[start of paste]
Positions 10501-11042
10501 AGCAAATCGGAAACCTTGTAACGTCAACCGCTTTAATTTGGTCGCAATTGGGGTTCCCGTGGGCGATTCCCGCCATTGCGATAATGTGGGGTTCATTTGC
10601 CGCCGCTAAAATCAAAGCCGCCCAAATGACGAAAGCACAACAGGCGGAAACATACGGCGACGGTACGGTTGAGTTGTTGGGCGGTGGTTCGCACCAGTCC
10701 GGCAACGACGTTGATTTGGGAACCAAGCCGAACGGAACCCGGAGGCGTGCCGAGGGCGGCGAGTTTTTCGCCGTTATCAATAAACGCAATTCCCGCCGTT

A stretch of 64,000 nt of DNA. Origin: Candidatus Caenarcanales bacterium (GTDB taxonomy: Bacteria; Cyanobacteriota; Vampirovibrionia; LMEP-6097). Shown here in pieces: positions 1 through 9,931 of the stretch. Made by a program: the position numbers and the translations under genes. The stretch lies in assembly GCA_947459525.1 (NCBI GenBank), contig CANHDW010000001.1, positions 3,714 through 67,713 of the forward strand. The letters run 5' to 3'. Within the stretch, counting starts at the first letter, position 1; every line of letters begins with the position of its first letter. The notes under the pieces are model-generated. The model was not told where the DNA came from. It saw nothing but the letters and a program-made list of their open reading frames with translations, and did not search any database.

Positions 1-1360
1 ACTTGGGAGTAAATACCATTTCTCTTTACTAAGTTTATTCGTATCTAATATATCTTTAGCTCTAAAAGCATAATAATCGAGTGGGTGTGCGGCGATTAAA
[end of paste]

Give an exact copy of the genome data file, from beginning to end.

Positions 10501-11042
10501 AGCAAATCGGAAACCTTGTAACGTCAACCGCTTTAATTTGGTCGCAATTGGGGTTCCCGTGGGCGATTCCCGCCATTGCGATAATGTGGGGTTCATTTGC
10601 CGCCGCTAAAATCAAAGCCGCCCAAATGACGAAAGCACAACAGGCGGAAACATACGGCGACGGTACGGTTGAGTTGTTGGGCGGTGGTTCGCACCAGTCC
10701 GGCAACGACGTTGATTTGGGAACCAAGCCGAACGGAACCCGGAGGCGTGCCGAGGGCGGCGAGTTTTTCGCCGTTATCAATAAACGCAATTCCCGCCGTT

A stretch of 64,000 nt of DNA. Origin: Candidatus Caenarcanales bacterium (GTDB taxonomy: Bacteria; Cyanobacteriota; Vampirovibrionia; LMEP-6097). Shown here in pieces: positions 1 through 9,931 of the stretch. Made by a program: the position numbers and the translations under genes. The stretch lies in assembly GCA_947459525.1 (NCBI GenBank), contig CANHDW010000001.1, positions 3,714 through 67,713 of the forward strand. The letters run 5' to 3'. Within the stretch, counting starts at the first letter, position 1; every line of letters begins with the position of its first letter. The notes under the pieces are model-generated. The model was not told where the DNA came from. It saw nothing but the letters and a program-made list of their open reading frames with translations, and did not search any database.

Positions 1-1360
1 ACTTGGGAGTAAATACCATTTCTCTTTACTAAGTTTATTCGTATCTAATATATCTTTAGCTCTAAAAGCATAATAATCGAGTGGGTGTGCGGCGATTAAA